Best Elvis. Having seen past interpretations by Kurt Russell, Don Johnson, Jonathan Rhys Meyers, Bruce Campbell and Jack White, among others, I can vouch for Austin Butler’s definitive performance as the King in director Baz Luhrmann’s epic “Elvis.” Let’s petition for a cut that removes the Tom Hanks scenes as Colonel Parker and gives Butler the entire center stage.

Best title. Yep, it’s strange, inventive Jordan Peele monster movie “Nope.”

Best effort to make a 96-year-old monarch celebrating her Platinum Jubilee seem like a mild-mannered granny. A few months before her death in September, Queen Elizabeth II flexed her impeccable public relations instincts once more with a taped bit for her Platinum Jubilee that showed her and Paddington the Bear discussing their shared fondness for marmalade sandwiches.

Best invasion of privacy.  “The Last Movie Stars,” Ethan Hawke’s six-hour documentary for HBO Max, scrutinized the lives of Paul Newman and Joanne Woodward through their own words and those of people who knew or admired them. The relatability of their ambition, passion, mistakes, devotion to their craft and each other and, particularly in Newman’s case, lingering insecurities revealed that these two extraordinary actors were even more appealing as human beings.

Best award show moment. When Sheryl Lee Ralph won her first Emmy at age 65 for her supporting role in “Abbott Elementary” – it also was the first win for a Black actress in that category in 35 years — she began her remarks by singing “Endangered Species,” which begins, “I am an endangered species, but I sing no victim song. I am a woman. I am an artist. And I know where my voice belongs.” If only they gave out statuettes for acceptance speeches.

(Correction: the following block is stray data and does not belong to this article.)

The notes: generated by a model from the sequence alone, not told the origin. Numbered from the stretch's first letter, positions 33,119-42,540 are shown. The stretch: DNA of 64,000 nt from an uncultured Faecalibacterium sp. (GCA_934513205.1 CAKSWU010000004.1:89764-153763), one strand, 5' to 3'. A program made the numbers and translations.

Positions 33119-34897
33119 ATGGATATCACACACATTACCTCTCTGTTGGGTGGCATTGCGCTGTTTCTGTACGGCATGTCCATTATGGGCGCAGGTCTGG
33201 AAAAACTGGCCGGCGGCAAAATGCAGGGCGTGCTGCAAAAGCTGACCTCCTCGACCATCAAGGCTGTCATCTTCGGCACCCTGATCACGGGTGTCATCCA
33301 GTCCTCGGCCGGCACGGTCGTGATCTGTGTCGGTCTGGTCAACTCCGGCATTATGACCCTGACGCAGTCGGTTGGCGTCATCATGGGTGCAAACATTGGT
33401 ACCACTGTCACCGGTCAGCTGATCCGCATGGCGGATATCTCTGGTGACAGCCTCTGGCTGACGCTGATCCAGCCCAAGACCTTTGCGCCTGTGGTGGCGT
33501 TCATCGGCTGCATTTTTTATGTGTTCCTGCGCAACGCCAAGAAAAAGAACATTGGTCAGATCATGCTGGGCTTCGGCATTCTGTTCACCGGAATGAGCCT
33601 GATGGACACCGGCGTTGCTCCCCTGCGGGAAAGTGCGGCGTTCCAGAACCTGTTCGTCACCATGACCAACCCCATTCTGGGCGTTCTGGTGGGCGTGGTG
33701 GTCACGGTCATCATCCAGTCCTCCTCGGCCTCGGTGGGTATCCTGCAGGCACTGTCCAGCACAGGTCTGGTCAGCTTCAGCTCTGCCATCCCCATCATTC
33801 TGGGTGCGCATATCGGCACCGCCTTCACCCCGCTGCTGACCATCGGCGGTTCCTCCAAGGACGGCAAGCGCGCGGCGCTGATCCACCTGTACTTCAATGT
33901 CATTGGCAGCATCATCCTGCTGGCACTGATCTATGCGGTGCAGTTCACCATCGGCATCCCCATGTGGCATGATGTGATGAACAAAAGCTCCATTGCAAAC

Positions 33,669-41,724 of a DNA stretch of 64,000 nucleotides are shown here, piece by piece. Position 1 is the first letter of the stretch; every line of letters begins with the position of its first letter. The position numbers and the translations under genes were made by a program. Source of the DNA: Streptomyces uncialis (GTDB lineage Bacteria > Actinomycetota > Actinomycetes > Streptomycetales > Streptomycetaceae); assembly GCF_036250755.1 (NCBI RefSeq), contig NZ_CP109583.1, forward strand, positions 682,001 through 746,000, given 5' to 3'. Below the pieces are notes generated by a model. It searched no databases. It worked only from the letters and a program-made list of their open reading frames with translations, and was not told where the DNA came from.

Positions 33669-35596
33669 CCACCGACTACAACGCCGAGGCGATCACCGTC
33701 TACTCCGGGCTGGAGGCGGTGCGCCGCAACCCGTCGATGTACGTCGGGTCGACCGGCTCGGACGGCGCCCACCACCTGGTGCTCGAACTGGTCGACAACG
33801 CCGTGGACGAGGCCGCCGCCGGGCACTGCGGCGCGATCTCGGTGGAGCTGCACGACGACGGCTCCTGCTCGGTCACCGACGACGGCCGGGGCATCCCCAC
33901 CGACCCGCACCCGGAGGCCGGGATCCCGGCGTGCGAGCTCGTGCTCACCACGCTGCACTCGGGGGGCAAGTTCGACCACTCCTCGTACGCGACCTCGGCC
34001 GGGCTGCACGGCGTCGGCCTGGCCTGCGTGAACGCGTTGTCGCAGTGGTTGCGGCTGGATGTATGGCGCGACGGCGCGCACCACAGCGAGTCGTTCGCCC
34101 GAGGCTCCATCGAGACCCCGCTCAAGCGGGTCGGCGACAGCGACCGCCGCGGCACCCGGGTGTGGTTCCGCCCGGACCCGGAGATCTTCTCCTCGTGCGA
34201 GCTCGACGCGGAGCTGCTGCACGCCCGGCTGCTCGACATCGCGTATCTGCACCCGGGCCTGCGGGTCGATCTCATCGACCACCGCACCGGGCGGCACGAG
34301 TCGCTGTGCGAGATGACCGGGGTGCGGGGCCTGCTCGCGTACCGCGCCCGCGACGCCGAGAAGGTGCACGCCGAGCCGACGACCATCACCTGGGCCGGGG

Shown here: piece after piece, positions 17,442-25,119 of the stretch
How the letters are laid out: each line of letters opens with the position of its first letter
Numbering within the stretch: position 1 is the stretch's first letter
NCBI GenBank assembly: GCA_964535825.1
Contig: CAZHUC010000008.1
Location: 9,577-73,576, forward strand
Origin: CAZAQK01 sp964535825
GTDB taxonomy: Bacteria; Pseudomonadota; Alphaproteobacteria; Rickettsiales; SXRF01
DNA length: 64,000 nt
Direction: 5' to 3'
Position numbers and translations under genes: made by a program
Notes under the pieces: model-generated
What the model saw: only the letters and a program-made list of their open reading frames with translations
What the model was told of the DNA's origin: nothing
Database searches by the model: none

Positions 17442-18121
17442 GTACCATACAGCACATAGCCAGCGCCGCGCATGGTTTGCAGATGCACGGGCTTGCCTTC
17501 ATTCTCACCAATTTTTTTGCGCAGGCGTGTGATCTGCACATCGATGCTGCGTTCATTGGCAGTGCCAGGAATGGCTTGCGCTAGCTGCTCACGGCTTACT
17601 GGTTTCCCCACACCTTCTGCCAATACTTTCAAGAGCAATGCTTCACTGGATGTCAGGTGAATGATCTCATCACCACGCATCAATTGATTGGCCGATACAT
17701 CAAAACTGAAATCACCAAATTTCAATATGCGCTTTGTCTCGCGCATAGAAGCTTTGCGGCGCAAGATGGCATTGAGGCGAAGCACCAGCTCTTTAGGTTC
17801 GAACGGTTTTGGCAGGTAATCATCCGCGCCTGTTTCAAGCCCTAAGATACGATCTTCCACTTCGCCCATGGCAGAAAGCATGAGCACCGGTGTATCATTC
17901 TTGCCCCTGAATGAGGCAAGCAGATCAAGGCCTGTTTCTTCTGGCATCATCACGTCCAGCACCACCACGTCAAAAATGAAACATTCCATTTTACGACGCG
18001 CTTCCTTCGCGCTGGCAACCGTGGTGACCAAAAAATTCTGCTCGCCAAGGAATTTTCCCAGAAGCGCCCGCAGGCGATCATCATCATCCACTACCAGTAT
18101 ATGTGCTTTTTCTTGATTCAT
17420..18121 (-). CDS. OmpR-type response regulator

Best museum exhibition. “Van Gogh In America,” still running through January 22 at the Detroit Institute of Arts, puts the trend of digitally immersive art experiences to shame. Being in the same rooms with 74 works by the Dutch painter feels almost sacred. And learning about the history of the DIA as the first U.S. museum to buy a work by the Dutch painter put the Motor City’s cultural foresight in the spotlight.

More:Art lovers flock to Detroit from around world for historic DIA Van Gogh exhibition

Best furniture reference.  The hypnotic “Chaise Longue,” the debut single by British indie rockers Wet Leg, settled once and for all how to pronounce the name of the pre-La-Z-Boy recliner.

Best viral song. When Jimmy Kimmel dubbed the footage of people bouncing down (and nearly careening off) Belle Isle’s newly reopened Giant Slide the 2022 clip of the year, Detroit rapper Gmac Cash appeared on the ABC late-night show to perform “Giant Slide,” his ode to the bumpy ride. Sample lyric: “It’s like jumping off a roof/On the Giant Slide. Man, you can lose a tooth/On the Giant Slide.”